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New Perspectives - Oct, 1998 Issue #54

Helena, Montana
By: Larry Stednitz

Aspen Youth Alternatives of Montana, a wilderness/residential treatment program for adjudicated youth in Montana is now opening admissions to the private sector because of it’s tremendous success in the public sector. This highly effective program is the first of it’s kind to open for private pay referrals. 

Five years ago, Aspen Youth Alternatives was founded by Aspen Youth Services. The primary mission of “AYA” is to provide effective public/private programs for adjudicated youth, their families, and communities. AYA started in Utah and now is operating wilderness based and residential programs in Montana, Utah, and the state of South Carolina. 

Three years ago, Aspen and the State of Montana entered into a partnership to treat the State’s delinquent youth. The primary purpose of the program is to divert youth from a deeper involvement in the juvenile justice system. The program has been extremely successful at achieving this goal based on outcome studies and was awarded another two-year contract by the State. 

The primary objective of the program is to provide an experience that addresses oppositional and defiant behavior as well as dysfunctional peer interactions. Primary interventions address personal goal development, academic development, increased personal accountability, and resolving criminal behavior.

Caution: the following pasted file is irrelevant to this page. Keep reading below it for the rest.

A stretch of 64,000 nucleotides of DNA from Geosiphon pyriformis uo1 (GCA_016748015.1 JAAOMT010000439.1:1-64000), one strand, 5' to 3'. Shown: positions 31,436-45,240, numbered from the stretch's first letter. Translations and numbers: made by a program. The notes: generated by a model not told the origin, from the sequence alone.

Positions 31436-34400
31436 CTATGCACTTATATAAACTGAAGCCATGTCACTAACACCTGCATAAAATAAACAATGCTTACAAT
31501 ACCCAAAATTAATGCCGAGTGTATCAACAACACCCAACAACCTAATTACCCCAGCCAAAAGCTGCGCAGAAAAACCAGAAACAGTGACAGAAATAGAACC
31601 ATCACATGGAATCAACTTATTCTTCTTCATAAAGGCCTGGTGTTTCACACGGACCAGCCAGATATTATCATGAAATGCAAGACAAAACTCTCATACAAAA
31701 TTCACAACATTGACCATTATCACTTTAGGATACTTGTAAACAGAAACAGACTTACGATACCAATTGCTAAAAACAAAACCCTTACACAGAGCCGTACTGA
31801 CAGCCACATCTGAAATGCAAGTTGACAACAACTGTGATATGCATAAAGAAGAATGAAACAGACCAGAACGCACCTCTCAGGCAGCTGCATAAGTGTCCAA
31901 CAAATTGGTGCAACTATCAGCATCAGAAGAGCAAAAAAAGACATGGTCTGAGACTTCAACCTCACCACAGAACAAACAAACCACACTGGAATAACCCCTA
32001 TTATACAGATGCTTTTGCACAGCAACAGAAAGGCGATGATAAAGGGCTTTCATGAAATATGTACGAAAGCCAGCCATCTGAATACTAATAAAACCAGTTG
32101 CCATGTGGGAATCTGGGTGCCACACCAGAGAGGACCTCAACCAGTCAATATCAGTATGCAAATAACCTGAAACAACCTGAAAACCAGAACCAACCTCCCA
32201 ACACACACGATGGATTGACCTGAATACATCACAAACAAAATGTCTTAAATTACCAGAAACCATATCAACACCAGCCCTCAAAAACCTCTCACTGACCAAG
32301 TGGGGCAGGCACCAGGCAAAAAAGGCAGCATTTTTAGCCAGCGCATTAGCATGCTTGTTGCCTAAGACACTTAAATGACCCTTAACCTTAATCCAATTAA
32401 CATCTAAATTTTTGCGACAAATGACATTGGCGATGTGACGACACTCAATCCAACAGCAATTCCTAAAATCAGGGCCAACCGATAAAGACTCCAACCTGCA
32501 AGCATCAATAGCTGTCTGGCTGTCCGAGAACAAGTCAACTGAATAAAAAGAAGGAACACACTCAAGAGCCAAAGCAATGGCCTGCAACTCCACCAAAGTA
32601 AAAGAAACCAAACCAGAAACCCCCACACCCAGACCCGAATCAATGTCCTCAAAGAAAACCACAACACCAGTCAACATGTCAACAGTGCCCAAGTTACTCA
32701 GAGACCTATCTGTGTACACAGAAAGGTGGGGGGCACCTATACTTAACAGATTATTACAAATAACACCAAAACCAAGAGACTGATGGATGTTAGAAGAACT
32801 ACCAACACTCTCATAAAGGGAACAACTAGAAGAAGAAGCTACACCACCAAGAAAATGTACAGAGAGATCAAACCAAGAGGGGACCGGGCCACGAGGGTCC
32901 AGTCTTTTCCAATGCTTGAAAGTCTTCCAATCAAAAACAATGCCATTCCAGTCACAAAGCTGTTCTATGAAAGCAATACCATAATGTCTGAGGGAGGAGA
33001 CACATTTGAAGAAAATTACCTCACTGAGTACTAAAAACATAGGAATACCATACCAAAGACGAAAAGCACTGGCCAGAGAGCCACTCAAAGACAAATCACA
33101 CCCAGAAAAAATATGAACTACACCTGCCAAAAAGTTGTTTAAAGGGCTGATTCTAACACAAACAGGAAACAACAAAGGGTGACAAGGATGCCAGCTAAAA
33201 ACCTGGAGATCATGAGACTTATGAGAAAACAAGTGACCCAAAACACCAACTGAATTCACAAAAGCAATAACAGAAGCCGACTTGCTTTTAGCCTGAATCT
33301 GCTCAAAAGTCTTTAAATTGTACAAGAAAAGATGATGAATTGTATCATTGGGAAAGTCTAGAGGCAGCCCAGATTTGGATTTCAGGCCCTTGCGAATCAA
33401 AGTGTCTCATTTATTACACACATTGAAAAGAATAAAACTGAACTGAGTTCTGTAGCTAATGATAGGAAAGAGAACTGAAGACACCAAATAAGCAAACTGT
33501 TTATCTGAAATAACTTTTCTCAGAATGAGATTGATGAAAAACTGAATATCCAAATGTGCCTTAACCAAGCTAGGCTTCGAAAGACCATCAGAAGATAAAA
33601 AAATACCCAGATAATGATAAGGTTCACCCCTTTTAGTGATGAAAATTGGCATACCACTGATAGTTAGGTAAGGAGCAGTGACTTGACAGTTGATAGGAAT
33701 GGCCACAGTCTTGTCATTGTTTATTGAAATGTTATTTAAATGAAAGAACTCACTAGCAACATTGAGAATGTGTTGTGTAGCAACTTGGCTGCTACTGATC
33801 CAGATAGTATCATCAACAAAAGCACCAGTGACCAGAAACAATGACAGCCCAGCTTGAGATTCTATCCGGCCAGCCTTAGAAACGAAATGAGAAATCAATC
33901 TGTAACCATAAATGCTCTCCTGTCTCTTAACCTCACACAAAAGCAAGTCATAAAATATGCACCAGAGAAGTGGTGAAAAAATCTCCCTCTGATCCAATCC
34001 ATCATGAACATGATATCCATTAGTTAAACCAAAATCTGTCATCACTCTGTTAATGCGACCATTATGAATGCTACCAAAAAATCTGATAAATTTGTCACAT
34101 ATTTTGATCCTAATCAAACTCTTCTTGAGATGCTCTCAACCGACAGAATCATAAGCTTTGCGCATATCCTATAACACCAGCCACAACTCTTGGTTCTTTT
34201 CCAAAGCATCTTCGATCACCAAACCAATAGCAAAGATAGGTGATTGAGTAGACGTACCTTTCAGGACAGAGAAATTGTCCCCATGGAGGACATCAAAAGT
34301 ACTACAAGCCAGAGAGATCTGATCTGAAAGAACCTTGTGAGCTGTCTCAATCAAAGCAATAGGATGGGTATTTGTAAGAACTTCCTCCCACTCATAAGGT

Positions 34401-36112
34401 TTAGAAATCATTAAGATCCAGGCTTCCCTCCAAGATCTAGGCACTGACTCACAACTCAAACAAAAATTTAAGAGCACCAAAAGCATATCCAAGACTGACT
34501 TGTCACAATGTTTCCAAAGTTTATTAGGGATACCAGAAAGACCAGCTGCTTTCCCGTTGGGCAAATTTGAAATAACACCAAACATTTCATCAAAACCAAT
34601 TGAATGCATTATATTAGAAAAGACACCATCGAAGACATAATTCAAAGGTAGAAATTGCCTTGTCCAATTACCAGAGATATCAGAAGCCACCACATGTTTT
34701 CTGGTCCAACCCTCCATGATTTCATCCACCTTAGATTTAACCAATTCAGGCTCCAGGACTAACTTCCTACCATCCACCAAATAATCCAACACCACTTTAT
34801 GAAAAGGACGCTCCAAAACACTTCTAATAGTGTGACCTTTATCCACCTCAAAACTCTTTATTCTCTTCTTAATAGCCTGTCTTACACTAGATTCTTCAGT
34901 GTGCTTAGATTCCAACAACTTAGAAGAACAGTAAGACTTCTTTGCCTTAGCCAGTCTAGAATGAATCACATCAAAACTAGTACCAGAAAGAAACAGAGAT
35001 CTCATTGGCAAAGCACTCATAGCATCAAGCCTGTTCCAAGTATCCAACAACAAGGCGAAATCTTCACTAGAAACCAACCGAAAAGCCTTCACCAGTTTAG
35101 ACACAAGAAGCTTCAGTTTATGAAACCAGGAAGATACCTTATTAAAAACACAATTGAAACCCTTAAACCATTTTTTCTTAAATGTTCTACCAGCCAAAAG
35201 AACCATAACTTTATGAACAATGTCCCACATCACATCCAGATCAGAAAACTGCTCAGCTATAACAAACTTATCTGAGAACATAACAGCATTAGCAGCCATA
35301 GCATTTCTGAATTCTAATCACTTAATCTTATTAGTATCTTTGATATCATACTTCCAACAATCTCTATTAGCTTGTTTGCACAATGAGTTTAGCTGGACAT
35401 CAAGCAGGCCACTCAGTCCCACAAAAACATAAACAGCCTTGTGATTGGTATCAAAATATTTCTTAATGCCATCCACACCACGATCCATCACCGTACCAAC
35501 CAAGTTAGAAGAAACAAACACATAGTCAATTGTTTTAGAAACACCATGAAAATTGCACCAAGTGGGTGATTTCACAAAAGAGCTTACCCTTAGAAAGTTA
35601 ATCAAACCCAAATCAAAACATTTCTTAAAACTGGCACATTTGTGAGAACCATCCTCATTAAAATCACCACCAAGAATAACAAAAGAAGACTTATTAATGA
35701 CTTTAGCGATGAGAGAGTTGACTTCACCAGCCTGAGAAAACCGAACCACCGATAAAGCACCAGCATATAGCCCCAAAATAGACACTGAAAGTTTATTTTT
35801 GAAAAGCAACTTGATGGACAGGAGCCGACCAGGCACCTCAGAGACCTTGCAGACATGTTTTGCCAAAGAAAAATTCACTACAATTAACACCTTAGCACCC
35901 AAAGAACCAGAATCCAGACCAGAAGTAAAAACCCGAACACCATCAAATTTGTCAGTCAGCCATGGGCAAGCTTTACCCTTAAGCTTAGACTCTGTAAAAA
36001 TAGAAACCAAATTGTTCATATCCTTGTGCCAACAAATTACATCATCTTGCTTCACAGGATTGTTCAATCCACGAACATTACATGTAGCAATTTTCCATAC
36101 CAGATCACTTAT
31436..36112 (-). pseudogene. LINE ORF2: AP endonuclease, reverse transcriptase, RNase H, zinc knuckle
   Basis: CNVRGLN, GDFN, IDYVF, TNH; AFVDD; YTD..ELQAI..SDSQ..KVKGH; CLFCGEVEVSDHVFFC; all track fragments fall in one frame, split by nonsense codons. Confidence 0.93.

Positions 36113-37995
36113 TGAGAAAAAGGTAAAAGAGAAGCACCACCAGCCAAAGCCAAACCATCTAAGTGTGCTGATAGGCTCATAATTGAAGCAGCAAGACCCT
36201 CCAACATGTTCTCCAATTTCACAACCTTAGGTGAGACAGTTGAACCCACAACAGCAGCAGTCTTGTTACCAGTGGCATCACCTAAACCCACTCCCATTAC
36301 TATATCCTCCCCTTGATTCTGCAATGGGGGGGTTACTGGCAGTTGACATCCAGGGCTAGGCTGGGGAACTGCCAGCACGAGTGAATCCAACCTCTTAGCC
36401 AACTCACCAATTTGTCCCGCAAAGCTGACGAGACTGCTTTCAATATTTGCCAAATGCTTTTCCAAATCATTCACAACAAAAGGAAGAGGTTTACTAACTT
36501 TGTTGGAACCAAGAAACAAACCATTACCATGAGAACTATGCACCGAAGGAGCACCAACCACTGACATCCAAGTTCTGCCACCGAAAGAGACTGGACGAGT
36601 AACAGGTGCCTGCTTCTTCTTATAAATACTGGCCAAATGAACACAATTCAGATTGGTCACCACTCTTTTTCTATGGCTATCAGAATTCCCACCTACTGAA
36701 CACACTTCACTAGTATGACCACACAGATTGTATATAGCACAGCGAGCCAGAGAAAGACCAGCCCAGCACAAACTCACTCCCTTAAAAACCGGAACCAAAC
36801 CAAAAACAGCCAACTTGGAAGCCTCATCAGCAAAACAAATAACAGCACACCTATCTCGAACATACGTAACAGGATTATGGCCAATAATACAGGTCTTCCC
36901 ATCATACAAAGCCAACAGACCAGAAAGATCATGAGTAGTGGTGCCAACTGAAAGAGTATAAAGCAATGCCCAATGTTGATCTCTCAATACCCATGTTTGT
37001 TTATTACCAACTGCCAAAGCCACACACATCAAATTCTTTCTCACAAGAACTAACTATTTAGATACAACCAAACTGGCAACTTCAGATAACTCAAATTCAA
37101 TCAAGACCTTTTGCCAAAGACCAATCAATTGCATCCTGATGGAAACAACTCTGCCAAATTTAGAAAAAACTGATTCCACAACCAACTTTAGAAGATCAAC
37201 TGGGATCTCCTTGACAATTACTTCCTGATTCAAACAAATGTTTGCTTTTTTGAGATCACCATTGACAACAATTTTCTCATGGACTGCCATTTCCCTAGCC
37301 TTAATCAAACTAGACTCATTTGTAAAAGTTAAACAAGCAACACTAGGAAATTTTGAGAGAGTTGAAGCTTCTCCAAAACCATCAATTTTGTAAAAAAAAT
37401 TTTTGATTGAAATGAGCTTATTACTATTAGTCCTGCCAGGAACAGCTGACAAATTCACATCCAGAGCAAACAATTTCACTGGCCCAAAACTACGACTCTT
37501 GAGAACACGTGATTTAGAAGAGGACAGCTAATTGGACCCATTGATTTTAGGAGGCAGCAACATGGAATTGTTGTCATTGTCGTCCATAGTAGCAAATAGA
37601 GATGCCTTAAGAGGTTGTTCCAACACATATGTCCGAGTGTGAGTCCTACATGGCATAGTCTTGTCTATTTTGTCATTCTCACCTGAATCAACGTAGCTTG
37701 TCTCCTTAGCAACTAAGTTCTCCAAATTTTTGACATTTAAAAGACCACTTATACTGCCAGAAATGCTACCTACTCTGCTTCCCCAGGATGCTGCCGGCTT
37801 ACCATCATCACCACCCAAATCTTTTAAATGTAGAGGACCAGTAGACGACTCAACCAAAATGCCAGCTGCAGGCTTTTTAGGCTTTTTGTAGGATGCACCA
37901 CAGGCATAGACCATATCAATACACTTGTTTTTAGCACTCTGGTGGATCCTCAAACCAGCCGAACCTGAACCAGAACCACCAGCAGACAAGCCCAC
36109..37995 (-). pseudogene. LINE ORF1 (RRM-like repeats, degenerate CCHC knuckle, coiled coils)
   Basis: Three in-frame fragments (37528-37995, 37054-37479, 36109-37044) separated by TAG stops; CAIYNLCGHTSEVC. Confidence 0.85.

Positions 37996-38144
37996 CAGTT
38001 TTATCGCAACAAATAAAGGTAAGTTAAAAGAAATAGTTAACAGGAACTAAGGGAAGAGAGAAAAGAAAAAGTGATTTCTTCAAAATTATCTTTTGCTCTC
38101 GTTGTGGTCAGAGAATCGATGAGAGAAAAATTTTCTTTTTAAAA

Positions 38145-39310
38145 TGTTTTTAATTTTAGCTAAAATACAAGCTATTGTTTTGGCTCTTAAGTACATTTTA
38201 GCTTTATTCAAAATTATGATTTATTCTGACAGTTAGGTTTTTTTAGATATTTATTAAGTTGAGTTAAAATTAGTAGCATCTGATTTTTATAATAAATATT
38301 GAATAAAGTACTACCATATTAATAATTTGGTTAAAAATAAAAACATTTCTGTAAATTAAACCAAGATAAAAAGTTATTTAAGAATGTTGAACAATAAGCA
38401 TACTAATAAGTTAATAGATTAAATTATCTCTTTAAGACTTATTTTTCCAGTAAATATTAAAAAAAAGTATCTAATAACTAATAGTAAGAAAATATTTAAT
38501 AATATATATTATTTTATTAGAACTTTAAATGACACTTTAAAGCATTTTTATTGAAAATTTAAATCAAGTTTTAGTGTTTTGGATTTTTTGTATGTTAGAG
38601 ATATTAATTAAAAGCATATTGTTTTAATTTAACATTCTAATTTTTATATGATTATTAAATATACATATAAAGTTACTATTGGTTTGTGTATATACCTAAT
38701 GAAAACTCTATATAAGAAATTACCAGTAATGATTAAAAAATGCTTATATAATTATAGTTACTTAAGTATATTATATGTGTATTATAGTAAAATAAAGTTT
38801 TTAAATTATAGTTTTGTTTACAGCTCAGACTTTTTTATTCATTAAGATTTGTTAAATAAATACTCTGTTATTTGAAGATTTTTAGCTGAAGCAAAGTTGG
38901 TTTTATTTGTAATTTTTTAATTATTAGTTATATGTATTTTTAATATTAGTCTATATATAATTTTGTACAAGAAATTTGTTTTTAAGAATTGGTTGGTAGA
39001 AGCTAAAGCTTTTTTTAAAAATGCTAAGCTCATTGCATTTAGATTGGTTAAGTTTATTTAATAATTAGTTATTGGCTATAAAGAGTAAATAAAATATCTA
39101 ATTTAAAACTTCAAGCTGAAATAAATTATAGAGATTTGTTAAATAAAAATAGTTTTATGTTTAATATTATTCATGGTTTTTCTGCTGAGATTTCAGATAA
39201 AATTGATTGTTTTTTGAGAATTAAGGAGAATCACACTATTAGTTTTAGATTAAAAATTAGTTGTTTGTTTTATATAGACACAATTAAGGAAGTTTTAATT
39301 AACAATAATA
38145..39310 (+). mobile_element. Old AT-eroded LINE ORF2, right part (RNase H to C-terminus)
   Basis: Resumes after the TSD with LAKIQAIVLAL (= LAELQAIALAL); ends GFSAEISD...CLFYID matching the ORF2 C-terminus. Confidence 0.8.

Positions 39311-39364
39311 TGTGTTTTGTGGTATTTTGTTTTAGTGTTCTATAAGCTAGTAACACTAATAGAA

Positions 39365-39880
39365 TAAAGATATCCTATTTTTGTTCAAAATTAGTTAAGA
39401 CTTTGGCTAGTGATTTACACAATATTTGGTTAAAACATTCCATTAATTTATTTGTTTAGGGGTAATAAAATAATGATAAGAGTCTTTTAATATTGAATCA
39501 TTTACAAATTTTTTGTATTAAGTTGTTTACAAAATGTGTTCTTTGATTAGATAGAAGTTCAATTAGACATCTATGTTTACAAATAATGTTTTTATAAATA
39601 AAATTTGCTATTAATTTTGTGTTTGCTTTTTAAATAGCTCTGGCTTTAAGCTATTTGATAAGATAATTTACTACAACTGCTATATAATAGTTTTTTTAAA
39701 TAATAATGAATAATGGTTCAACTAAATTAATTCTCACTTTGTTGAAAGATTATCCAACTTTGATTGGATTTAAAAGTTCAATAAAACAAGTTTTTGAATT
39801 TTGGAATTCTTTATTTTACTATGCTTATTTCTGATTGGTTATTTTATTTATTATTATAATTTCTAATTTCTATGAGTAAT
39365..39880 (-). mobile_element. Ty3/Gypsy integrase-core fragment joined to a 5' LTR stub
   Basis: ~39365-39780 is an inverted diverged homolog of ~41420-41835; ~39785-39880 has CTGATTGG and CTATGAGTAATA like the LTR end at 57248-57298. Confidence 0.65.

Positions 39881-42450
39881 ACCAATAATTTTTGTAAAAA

The program is five months in length of stay. Youth initially enroll in a one-month Orientation component, which allows for in- depth evaluation and intervention planning. This is followed by the original 60 day Aspen Achievement wilderness programming. Following this well tested experience, the youth finish the program with a two-month residential program, which includes considerable community service and work projects. All program components are research based. The following program components have proven research support and include experiential programming, cognitive therapies to address criminal behaviors, work/job skill training, and specific social skills training. Traditional “talk” therapies have not proven effective with this population. 

The admissions criteria are similar to traditional wilderness programs. An additional legal requirement is that youth referred must be under some form of legal jurisdiction. The placement could be a court’s alternative to incarceration, a consent decree, or a parental option agreed upon by the court or probation officer. 

Copyright © 1998, Woodbury Reports, Inc. (This article may be reproduced without prior approval if the copyright notice and proper publication and author attribution accompanies the copy.)

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